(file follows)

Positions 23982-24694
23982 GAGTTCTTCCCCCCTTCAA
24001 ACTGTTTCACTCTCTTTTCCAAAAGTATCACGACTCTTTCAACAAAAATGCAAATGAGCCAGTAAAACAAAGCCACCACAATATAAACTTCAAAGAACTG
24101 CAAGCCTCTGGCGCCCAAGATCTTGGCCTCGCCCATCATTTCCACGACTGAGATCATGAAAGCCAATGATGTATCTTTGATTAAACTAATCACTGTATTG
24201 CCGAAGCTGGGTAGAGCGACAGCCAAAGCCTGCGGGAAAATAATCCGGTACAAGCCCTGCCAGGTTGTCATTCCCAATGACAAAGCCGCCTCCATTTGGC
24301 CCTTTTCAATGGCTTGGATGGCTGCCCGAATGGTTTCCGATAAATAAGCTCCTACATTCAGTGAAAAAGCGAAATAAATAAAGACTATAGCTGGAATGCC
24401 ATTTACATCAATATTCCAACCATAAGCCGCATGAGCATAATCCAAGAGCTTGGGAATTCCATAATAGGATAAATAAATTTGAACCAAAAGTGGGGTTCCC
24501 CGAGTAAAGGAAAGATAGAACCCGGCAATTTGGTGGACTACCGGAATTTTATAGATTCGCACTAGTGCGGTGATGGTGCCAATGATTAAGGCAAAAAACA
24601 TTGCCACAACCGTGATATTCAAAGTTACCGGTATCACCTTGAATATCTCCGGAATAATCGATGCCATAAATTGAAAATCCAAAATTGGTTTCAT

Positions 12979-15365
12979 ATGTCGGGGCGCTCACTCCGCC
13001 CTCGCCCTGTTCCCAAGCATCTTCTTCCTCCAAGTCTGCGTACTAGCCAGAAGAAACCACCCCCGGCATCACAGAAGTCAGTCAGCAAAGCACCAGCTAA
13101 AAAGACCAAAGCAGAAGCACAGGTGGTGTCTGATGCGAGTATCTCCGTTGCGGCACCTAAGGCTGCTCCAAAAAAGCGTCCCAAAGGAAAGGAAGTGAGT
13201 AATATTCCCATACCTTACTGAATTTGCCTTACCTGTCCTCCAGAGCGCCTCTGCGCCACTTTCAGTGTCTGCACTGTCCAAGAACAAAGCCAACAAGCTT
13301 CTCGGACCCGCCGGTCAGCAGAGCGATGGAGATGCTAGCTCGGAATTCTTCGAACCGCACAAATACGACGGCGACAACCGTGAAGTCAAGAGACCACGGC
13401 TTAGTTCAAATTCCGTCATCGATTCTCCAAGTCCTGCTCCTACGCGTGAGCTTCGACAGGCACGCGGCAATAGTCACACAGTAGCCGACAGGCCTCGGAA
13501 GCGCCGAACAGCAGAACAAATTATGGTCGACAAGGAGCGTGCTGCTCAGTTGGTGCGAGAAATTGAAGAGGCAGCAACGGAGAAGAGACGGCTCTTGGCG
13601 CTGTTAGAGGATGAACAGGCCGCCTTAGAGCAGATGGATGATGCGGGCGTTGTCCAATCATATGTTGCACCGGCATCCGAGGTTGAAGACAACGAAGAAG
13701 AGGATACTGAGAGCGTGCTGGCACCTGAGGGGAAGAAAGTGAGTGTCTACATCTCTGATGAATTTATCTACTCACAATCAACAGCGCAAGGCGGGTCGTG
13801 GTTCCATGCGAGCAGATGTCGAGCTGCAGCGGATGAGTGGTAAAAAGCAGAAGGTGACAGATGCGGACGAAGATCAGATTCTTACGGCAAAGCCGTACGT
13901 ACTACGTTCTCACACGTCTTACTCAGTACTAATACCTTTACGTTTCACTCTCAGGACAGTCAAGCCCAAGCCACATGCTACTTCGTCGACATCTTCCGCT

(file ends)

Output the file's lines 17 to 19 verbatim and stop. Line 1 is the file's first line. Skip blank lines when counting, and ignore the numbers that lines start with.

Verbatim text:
13501 GCGCCGAACAGCAGAACAAATTATGGTCGACAAGGAGCGTGCTGCTCAGTTGGTGCGAGAAATTGAAGAGGCAGCAACGGAGAAGAGACGGCTCTTGGCG
13601 CTGTTAGAGGATGAACAGGCCGCCTTAGAGCAGATGGATGATGCGGGCGTTGTCCAATCATATGTTGCACCGGCATCCGAGGTTGAAGACAACGAAGAAG
13701 AGGATACTGAGAGCGTGCTGGCACCTGAGGGGAAGAAAGTGAGTGTCTACATCTCTGATGAATTTATCTACTCACAATCAACAGCGCAAGGCGGGTCGTG